timed to the lightning flashes of Uranus, and I really don't know of anyone, including Tom Edison, Ben Franklin and Nicola Tesla, who ever found a way to predict lightning flashes with enough accuracy to log them in a ledger. One minute the sky is clear-blue milk glass, and a split second later, there's this zigzag streak of fork yellow fire cutting through the clouds, followed by the most awful rumble, then a sudden noise clap of thunder. Consequently, as intricate as the Lunar Ledger accounting may be, the Uranus Lightning Ledger accounting is simply impossible to keep straight. Actually, I believe the less traumatic way would be for the Crab and the Water Bearer to play it by ear. I mean, taking everything into consideration, you know? By now, you've probably comprehended that his association, while it can no doubt be puzzling for both people, is highly unlikely to be boring either.
Perhaps because the Crabs are such great reactors, their emotional needs capable of leaping to such heights and plunging to such depths, Aquarius thinks it's fun to play little tricks on them, to surprise them when they're least expecting it. The Water Bearers may pull their surprise numbers on Cancerians at any age, beginning quite young, sometimes even before they're born - although, typically Uranus-like, they nearly always give a subtle hint of he coming caper, which the Crab almost never picks up but which makes the Aquarians feel better because, after all, they did try to warn you, and you paid no attention. (Aquarians hate to do anything dishonest or hypocritical.)
For example, Jennifer H. Smith was about to become a mother for the very first time in March of 1978, in San Diego. Jennifer is a Cancerian Moon Maid, so you can well imagine the event was enthusiastically anticipated, Cancer being the sign of motherhood, and having babies naturally being the big thing it is to women, but especially to girl Crabs. The obstetrician informed Jennifer and her husband, Bill, that the baby would arrive on March 28. Mothers always believe their obstetricians (Cancerian mothers even more because they tend to be shy, and not apt to talk back), although one wonders why they're so gullible, since doctors calculate the date of birth correctly roughly only somewhere below 2 percent of the time, and their batting average is even lower than that on the first baby.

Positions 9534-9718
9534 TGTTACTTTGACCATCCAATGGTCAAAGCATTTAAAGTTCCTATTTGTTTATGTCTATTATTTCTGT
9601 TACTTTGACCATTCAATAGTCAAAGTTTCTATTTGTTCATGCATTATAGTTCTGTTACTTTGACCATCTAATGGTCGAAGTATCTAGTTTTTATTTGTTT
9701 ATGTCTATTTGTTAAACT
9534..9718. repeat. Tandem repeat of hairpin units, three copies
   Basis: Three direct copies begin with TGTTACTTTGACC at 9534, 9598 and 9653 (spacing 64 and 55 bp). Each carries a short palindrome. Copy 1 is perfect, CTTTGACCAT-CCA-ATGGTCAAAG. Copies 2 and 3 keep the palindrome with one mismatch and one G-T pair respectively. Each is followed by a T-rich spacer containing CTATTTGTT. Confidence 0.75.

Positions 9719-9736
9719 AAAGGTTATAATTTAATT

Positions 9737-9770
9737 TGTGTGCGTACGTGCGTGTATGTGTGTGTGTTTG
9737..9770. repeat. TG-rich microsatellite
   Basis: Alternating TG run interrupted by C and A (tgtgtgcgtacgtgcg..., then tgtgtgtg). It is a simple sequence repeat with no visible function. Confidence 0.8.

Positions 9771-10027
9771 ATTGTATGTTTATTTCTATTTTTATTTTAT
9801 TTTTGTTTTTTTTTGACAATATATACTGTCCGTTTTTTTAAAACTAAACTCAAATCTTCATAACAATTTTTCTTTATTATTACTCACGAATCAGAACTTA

So here they were, poor Jennifer and Bill, expecting an Aries infant, which of course meant preparing for substantially more screaming demands for clean panties and warm bottles at odd hours during the night because, although all infants are demanding to a degree, Aries infants are selfish beyond belief when it comes to not caring whether their parents sleep or not until their howling needs are fulfilled. They are feisty little bundles from Heaven, the ones who arrive by way of Mars, but irresistible all the same.
The problem was that the doctor and the parents were figuring the wrong Sun Sign. Only the baby himself was aware that he was an Aquarian. He tried to warn them before he pulled his surprise, but no, they paid no attention and insisted on checking with the doctor and calendars and such, instead of with the San Diego Public Library, where the truth waited for them. Now, you may think the public library a very odd place to go to learn the date of birth of an expected infant, but to an Aquarian, it's all quite logical.
Water Bearer Bobby Smith arrived, not on March 28, but precisely on his own Uranus schedule, of February 3, 1978, nearly two months early, and weighing it at 5 pounds, 6 ounces - and no, little Bobby was not a premature baby. He was a perfectly healthy and well-formed (if tiny) full-term infant, who had no intention of timing his entrance into this world to suit anyone's mistaken calculations, and thereby depriving himself of his Aquarian Sun Sign.
But as I said, Aquarian Bobby tried to warn his Cancerian mother. On her hurried departure from the house, on the way to the hospital - when it became evident that, calendar or no calendar, doctor or no doctor, Bobby was definitely arriving - Jennifer passed the hall table, on which lay a library book, with the cover open. But did she see it? No. It wasn't until